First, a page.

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Court OKs access to Odyssey data

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Indiana Lawyer Rehearing

In an order released Sept. 14, the Indiana Supreme Court detailed the process for obtaining bulk distribution of and remote access to the records of Indiana courts using the Odyssey case management system, which is gradually connecting all of Indiana’s trial courts.

Launched in December 2007, the system created by Texas-based Tyler Technologies and overseen by the Judicial Technology and Automation Committee has been implemented in 104 courts in 35 counties throughout Indiana, with about 7 million case records available online. Latest figures show 34 percent of the state’s caseload is plugged in with more courts being added each month.

But until now, commercial users and third parties wanting to access that same information and share it haven’t had any guidance on how to do that. Prior to the state’s launch of Odyssey, more than two dozen different case management systems were used throughout Indiana. Those counties weren’t connected – meaning judges and attorneys in one county didn’t have access to what might be happening with parties in another county, unless they took other steps to gather information.

In this new order, the Supreme Court outlines two methods for parties to receive bulk information from the Odyssey system via the Indiana Division of State Court Administration.

On or before Oct. 1, the division will use what’s called a “file drop” method – placing Odyssey case records on a server for vendors and others with appropriate security permission to copy once a month. Fees for that method are: 1 cent for each closed case, 10 cents for an open or new case since the last file drop, and no charge for any updates to a case already provided.

On or before Jan. 1, 2012, the division can use a “messaging method” that creates and sends a message file each time an Odyssey case is added or edited. Fees for that method are: 1 cent for each closed case, 15 cents for an open or new case added since the last message, and no charge for updates to already-provided cases.

The division can exempt government and education entities from a portion or all of the fees, as long as those entities don’t sell the data or make commercial use of it. The division is also able to change the fees without further court approval as long as the fees don’t exceed fair market value for the information provided and notice has been posted online for 30 days.

Compiled information isn’t being provided at this time because it would divert the state court staff from its principal responsibilities, but the order states that recipients of the bulk information can compile that information themselves.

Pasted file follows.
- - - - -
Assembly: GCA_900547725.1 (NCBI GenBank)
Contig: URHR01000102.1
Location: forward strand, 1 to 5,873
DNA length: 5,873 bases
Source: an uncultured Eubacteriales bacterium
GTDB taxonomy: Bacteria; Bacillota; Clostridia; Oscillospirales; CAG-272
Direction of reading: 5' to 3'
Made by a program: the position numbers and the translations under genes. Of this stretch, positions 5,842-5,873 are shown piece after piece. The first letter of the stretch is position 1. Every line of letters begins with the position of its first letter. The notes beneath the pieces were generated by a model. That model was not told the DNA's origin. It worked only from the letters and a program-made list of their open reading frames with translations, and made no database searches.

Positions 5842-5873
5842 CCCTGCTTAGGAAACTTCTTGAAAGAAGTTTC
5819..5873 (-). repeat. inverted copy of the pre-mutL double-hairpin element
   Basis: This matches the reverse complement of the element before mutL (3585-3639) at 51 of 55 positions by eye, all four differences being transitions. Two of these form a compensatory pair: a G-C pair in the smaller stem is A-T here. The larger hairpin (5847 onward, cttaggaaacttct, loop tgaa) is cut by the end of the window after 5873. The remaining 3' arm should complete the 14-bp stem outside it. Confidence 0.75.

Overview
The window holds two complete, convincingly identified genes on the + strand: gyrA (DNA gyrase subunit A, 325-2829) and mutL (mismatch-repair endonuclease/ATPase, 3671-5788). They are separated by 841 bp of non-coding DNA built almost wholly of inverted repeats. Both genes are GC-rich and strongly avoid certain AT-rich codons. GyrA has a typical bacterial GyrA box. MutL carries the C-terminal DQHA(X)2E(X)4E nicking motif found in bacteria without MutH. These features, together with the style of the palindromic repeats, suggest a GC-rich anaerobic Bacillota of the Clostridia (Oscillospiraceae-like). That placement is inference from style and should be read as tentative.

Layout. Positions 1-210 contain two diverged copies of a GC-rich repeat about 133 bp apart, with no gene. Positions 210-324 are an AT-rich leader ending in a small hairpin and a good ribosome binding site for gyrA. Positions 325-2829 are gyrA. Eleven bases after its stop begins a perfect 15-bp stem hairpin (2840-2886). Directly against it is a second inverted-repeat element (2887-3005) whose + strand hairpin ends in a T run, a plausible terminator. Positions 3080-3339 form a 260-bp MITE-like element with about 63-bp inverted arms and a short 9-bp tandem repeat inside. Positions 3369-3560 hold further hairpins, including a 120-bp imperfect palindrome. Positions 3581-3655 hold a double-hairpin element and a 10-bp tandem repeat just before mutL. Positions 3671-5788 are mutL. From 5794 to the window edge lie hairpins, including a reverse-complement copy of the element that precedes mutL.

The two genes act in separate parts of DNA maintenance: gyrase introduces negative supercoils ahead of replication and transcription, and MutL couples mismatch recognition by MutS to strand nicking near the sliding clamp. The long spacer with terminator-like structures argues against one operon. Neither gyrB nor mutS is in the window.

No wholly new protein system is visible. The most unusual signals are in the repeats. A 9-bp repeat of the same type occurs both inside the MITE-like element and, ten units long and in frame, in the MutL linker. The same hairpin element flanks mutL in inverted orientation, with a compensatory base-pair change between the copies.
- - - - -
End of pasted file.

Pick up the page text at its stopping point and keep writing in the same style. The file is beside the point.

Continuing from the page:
A separate order amends Administrative Rule 9(E)(5) to allow local counties and courts to charge fees for electronic access to court records, subject to Division of State Court Administration approval. It also gives the Supreme Court the authority to adopt such a fee in instances where the public wants records from multiple courts. That rule amendment takes effect Oct. 1.
 

Rehearing "A third of the way plugged in" IL Jan. 19-Feb. 1, 2011

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  1. What is this, the Ind Supreme Court thinking that there is a separation of powers and limited enumerated powers as delegated by a dusty old document? Such eighteen century thinking, so rare and unwanted by the elites in this modern age. Dictate to us, dictate over us, the massess are chanting! George Soros agrees. Time to change with times Ind Supreme Court, says all President Snows. Rule by executive decree is the new black.

  2. I made the same argument before a commission of the Indiana Supreme Court and then to the fedeal district and federal appellate courts. Fell flat. So very glad to read that some judges still beleive that evidentiary foundations matter.

  3. KUDOS to the Indiana Supreme Court for realizing that some bureacracies need to go to the stake. Recall what RWR said: "No government ever voluntarily reduces itself in size. Government programs, once launched, never disappear. Actually, a government bureau is the nearest thing to eternal life we'll ever see on this earth!" NOW ... what next to this rare and inspiring chopping block? Well, the Commission on Gender and Race (but not religion!?!) is way overdue. And some other Board's could be cut with a positive for State and the reputation of the Indiana judiciary.

  4. During a visit where an informant with police wears audio and video, does the video necessary have to show hand to hand transaction of money and narcotics?

  5. I will agree with that as soon as law schools stop lying to prospective students about salaries and employment opportunities in the legal profession. There is no defense to the fraudulent numbers first year salaries they post to mislead people into going to law school.

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